A Human-Centric Innovation Primer for Delivery & Logistics’ COVID-19 Response
Imagine, for a moment, that you’re an observer from an alien civilization. You’re probably pretty perplexed right now. Because unless your intergalactic telescope is deceiving you, things have abruptly stopped moving on Earth. Borders are closed, businesses and offices are shuttered, transportation is at a standstill, and people are rarely leaving their homes, if at all. This definitely doesn’t check out.
You send an investigator to Earth to get a better read on the situation. The report comes back instantly: yes, Earth has mostly stopped. But it’s also speeding up. It’s a little complicated.
Things are moving fast and slow.
For anyone working in retail or logistics, work has either dried up or is moving so fast you can’t keep up. With a third of the world’s population under lockdown, 75% of companies are experiencing unprecedented supply chain disruptions and falling trade has led 13% of container ships to be left idle.
At the same time, Amazon is hiring 75,000 new staff in addition to the 100,000 they recruited last month to meet rising demand. As the vast majority of us stay at home, e-commerce has ballooned and many retailers simply aren’t prepared — in fact 89% of total retail sales in the U.S. still took place offline before the crisis, and the profitability of UK supermarket Tesco is threatened by £925m in additional costs to handle the sudden surge of demand.
Things have stopped moving around, but they’re also moving around more. The truth is as true as its opposite.
Real innovation starts with human behaviour.
If you’re reading this, you’ve probably been paying close attention to how others are responding to the pressures of COVID-19. Specifically, in the logistics, delivery, and omnichannel retail business spaces, many have been successful in repurposing existing assets to serve new needs as demand shifts from, say, moving people to moving meals from point A to point B. For example, Chinese mobility app Didi augmented its core ride hailing business with a new on-demand shopping delivery service — effectively turning its fleet of drivers into a large-scale distribution network. The news has been full of such examples. Of course, there’s a big difference between repurposing surplus as a stop-gap solution and expanding into a new service model as a long term innovation strategy.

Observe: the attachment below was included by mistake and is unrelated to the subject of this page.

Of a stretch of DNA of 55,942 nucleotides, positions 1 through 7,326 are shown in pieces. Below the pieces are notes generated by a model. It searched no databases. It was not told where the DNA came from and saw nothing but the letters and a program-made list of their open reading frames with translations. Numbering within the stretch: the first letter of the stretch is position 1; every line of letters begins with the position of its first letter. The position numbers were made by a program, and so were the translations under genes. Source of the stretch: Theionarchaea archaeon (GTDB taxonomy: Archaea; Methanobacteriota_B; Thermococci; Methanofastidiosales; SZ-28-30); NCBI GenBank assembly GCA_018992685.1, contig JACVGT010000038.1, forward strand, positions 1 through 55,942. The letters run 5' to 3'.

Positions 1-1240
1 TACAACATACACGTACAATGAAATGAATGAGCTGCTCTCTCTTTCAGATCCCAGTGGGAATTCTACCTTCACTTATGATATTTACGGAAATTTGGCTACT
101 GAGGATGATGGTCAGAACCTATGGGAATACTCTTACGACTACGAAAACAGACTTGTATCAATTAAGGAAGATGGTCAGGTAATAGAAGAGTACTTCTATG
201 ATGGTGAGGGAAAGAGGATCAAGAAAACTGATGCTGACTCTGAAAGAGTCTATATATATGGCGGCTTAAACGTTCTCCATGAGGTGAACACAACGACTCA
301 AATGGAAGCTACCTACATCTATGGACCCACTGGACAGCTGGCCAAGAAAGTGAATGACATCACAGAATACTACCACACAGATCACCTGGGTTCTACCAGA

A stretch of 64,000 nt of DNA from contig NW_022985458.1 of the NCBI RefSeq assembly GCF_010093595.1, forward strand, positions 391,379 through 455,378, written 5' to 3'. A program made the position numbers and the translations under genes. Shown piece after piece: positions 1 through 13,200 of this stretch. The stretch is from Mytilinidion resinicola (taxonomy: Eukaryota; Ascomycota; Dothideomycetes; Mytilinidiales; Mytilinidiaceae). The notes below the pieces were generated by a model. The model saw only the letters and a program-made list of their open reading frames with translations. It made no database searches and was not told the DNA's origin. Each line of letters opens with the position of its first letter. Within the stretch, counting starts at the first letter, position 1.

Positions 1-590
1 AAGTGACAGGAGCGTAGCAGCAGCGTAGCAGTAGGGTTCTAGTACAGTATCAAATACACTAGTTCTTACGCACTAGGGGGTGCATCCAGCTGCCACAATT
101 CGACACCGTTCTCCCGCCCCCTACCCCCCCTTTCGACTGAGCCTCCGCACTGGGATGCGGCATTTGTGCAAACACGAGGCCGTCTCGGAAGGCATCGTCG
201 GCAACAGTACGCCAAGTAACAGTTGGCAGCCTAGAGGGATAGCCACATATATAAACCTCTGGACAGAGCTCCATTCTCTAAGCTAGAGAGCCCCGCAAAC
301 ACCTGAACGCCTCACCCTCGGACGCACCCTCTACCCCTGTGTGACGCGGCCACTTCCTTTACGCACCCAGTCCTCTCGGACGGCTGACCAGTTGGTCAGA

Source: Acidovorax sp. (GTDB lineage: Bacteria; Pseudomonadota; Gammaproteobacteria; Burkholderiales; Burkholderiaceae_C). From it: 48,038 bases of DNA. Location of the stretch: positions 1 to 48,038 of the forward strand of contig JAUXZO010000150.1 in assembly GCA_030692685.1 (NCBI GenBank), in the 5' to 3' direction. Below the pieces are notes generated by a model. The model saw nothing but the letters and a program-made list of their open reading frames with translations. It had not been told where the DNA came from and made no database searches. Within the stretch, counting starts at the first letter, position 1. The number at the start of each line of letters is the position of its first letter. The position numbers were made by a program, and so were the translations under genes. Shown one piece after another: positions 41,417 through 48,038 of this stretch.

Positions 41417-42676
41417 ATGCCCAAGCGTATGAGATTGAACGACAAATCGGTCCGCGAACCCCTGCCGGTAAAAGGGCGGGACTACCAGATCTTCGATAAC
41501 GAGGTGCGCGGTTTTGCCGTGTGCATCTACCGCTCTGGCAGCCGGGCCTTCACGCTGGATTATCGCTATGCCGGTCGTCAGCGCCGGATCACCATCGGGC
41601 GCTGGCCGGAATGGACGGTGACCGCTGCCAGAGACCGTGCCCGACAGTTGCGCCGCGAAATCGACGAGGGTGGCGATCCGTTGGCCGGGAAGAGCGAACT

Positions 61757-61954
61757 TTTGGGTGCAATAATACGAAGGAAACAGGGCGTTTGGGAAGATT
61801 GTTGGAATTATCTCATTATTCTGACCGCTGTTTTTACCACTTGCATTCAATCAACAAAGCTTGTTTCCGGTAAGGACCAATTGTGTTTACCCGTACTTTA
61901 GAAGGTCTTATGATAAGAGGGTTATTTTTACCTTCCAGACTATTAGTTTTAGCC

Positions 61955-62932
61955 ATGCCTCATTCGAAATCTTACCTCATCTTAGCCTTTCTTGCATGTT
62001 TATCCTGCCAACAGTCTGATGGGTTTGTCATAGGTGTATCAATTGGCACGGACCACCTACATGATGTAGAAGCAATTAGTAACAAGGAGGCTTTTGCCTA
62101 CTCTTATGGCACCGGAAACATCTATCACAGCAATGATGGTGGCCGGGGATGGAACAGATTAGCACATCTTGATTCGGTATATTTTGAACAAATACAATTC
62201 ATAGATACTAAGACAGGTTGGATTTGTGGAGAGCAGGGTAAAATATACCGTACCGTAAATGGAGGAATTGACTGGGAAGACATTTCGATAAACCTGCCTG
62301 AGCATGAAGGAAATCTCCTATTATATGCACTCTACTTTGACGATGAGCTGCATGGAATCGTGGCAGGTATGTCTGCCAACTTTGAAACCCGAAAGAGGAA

Knowing what innovations to invest in is hard in the best of times, let alone in a crisis when the market is unstable and constantly changing. How should companies make decisions about which kinds of experiments in business or service model innovation are worth pursuing?
Here’s our take on this: since we’re all about a human-centered approach to business design and innovation, we always start with consumer behavior — in other words, the real choices that real people are making right now.
Take, for example, how we helped the world’s largest retailer transition into an omnichannel business. We used observed behaviour — an action that can be tracked and measured, like buying groceries online — as the foundation for our strategy and as a means of prioritising investments in innovation. Here’s what we found:
- Customers who already shopped at this retailer both online and offline tended to spend significantly more than those who only shopped one channel.
- The needs and priorities of current multichannel customers (people who shopped both online and in-store) were different from those of single-channel customers (people who opted for one or the other): they cared about saving time as much as they cared about saving money.
- Finally, we saw that grocery shopping was the highest-frequency behavior, since people tend to shop for groceries more often than general merchandise.
By using time saving as a filter for product and service innovation, and by beginning in grocery — the best place to drive customer adoption of new digital behaviours, given its frequency — we were able to help this retailer move millions of customers to omnichannel shopping and in doing so, radically transform its business for the future.
Although this work didn’t happen in the midst of a global pandemic, the same behaviour-centric approach is especially applicable in uncertain times like the present.
Step 1: Prioritise your behaviours.